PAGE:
The word ‘Google’ has become so ingrained in our language and culture that the phrase “Google it,” or “Let’s do a Google search” have become as ubiquitous as the oft-used “Make a Xerox of this,” or “Do a Nexis…”
Popular search engines like Bing, Google and Yahoo are limited in the amount and quality of the search results they return.
Their inability to crawl the content found in databases like LexisNexis Academic, and resources that are housed behind pay walls a la our J-School database list, or the New York Public Library’s electronic resources, or sites that require registration, makes more believable the estimates which suggest that Google searches less than half of what’s available on the web.
That said, all’s not lost if you employ savvy and strategy in your search; and whether you are using Google News or Google Scholar (which, by the way, is also a cool source for finding expert knowledge), the Google Advanced Search is an excellent starting point, especially if you consider yourself an average searcher.
Google Advanced Search
When you use Google’s advanced search page, the menu-driven search-building scheme is a great palette for mapping your search strategy; it assists your search by eliminating the need to remember Boolean connectors, or the use of ” ” to find phrases; you can also limit the quality and quantity of results by language, geography, and by specific types of websites or domains. Think of this page as a space where you can hone your search.
Of course, you’re always free to use the basic Google Search page to build a search strategy; just remember a few details:
- Use of the Boolean AND is no longer essential; Google interprets adjacent terms, e.g. budget deficit to mean budget AND deficit.
- Always use the OR in allcaps when using synonyms in your search.
- Use “ “ if you want Google to search for phrases or for words next to each other; “obesity rates” or “Hurricane Katrina.”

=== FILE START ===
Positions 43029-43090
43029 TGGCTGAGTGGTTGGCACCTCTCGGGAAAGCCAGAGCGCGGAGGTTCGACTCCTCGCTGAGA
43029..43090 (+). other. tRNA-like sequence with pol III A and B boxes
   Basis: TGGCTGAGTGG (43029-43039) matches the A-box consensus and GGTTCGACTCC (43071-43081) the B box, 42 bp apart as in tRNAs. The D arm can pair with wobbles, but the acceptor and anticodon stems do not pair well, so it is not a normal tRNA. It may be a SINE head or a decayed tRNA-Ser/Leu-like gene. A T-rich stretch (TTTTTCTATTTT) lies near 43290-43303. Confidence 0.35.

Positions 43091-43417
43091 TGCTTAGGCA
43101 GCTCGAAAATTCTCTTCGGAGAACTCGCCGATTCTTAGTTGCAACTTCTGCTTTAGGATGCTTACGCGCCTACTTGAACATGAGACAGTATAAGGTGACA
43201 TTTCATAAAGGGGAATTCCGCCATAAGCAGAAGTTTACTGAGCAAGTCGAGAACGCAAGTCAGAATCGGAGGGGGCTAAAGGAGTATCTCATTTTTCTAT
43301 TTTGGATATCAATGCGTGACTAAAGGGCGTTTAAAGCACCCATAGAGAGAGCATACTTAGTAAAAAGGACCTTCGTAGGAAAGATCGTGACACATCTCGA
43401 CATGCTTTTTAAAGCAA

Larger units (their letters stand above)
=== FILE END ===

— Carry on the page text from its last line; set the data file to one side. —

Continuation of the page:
- If you are searching for an individual, be sure to allow for a middle name or initial to pop up in your search results; Ethan * Simon, Hillary * Clinton
- If you wish to limit your search to a particular website or domain, then your search strategy should look like this: “marc gasol” site:si.com or ebola site:.gov
- You can even do a bit of Nexis-like proximity searching; use AROUND (n) to link terms, e.g. SNAP AROUND 15 nutrition benefits site:.gov
Deep Web Search Engines
Find free, federal legislative information on THOMAS on the Web. Launched in 1995. Search by keyword or bill sponsor and find the latest status of legislation.
Rather than searching the web, Wolfram Alpha allows you to find your answer by performing dynamic computations. If you aren’t particularly strong at sorting out decimals and percentages and fractions then you will want to make this site a favorite. Great knowledge bank.
Looking for a repository of primary sources for text, audio, and video of American public speeches, debates and interviews? American Rhetoric provides transcripts of the top 100 speeches and is a cool addition to any virtual reference shelf.
The National Library of Medicine produces MedlinePlus reports reliable up-to-date information about diseases, conditions, and wellness issues. You can also find out about clinical trials, and get links to the latest medical research.
Beyond Google – Finding Government Data and Statistics
Most of the nation’s primary economic indicators are produced by one of three federal statistics agencies – the Bureau of Labor Statistics, the Census Bureau and the Bureau of Economic Analysis. Here’s a handy cheat sheet of which agency produces what data. Contact BEA’s subject matter experts
If you want to find out how the buying power of the dollar has changed over the years use this CPI Inflation Calculator.
The C.I.A. World Fact Book provides current facts on every geographic entity in the world – population, history, religion, politics, economy, literacy…
For all things population-related, stay connected to the Population Reference Bureau. The very popular World Population Data Sheet is loaded with useful social and demographic data on income, life expectancy, population, birth/death statistics, and more.
Beyond Google – Reports and Documents
Docuticker’s Docubase offers a frequently updated selection of reports from government agencies, NGOs, think tanks and other public interest organizations.
The Congressional Research Service provides reports to members of congress on a variety of current and relevant topics
Beyond Google – The War on Terror
Looking for statistics of military deaths and casualties in the recent Operation Iraqi Freedom and Afghanistan’s Operation Enduring Freedom? iCasualties provides detailed data, by month, year, cause and location.
Iraq Body Count is probably the best source available for verifying data on Iraqi civilian deaths and casualties after the invasion of Iraq in 2003